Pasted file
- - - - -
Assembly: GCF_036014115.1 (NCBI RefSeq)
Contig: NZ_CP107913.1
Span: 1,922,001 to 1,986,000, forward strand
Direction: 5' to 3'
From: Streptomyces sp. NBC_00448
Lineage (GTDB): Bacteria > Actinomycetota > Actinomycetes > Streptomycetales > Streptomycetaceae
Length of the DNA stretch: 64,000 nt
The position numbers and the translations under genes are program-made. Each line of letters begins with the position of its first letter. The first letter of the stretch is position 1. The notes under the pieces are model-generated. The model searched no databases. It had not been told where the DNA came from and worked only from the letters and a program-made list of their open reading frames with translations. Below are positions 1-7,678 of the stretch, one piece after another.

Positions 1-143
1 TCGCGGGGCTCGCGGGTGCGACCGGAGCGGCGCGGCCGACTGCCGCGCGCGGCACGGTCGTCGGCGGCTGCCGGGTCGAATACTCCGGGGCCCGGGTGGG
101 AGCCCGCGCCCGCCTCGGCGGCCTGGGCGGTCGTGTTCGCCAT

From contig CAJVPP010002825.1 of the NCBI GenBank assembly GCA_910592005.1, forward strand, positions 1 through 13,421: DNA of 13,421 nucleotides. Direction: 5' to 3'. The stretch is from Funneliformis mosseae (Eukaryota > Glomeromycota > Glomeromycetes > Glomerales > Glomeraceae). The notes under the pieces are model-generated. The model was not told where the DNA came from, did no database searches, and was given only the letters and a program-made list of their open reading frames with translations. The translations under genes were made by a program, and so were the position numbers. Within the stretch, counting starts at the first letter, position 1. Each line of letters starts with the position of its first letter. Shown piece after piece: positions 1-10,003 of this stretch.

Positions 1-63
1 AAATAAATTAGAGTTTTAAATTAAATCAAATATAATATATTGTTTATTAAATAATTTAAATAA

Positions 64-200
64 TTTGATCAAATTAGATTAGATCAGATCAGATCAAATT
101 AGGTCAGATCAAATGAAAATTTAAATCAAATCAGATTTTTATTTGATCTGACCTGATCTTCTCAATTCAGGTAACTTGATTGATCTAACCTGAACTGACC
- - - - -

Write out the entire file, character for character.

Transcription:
Assembly: GCF_036014115.1 (NCBI RefSeq)
Contig: NZ_CP107913.1
Span: 1,922,001 to 1,986,000, forward strand
Direction: 5' to 3'
From: Streptomyces sp. NBC_00448
Lineage (GTDB): Bacteria > Actinomycetota > Actinomycetes > Streptomycetales > Streptomycetaceae
Length of the DNA stretch: 64,000 nt
The position numbers and the translations under genes are program-made. Each line of letters begins with the position of its first letter. The first letter of the stretch is position 1. The notes under the pieces are model-generated. The model searched no databases. It had not been told where the DNA came from and worked only from the letters and a program-made list of their open reading frames with translations. Below are positions 1-7,678 of the stretch, one piece after another.

Positions 1-143
1 TCGCGGGGCTCGCGGGTGCGACCGGAGCGGCGCGGCCGACTGCCGCGCGCGGCACGGTCGTCGGCGGCTGCCGGGTCGAATACTCCGGGGCCCGGGTGGG
101 AGCCCGCGCCCGCCTCGGCGGCCTGGGCGGTCGTGTTCGCCAT

From contig CAJVPP010002825.1 of the NCBI GenBank assembly GCA_910592005.1, forward strand, positions 1 through 13,421: DNA of 13,421 nucleotides. Direction: 5' to 3'. The stretch is from Funneliformis mosseae (Eukaryota > Glomeromycota > Glomeromycetes > Glomerales > Glomeraceae). The notes under the pieces are model-generated. The model was not told where the DNA came from, did no database searches, and was given only the letters and a program-made list of their open reading frames with translations. The translations under genes were made by a program, and so were the position numbers. Within the stretch, counting starts at the first letter, position 1. Each line of letters starts with the position of its first letter. Shown piece after piece: positions 1-10,003 of this stretch.

Positions 1-63
1 AAATAAATTAGAGTTTTAAATTAAATCAAATATAATATATTGTTTATTAAATAATTTAAATAA

Positions 64-200
64 TTTGATCAAATTAGATTAGATCAGATCAGATCAAATT
101 AGGTCAGATCAAATGAAAATTTAAATCAAATCAGATTTTTATTTGATCTGACCTGATCTTCTCAATTCAGGTAACTTGATTGATCTAACCTGAACTGACC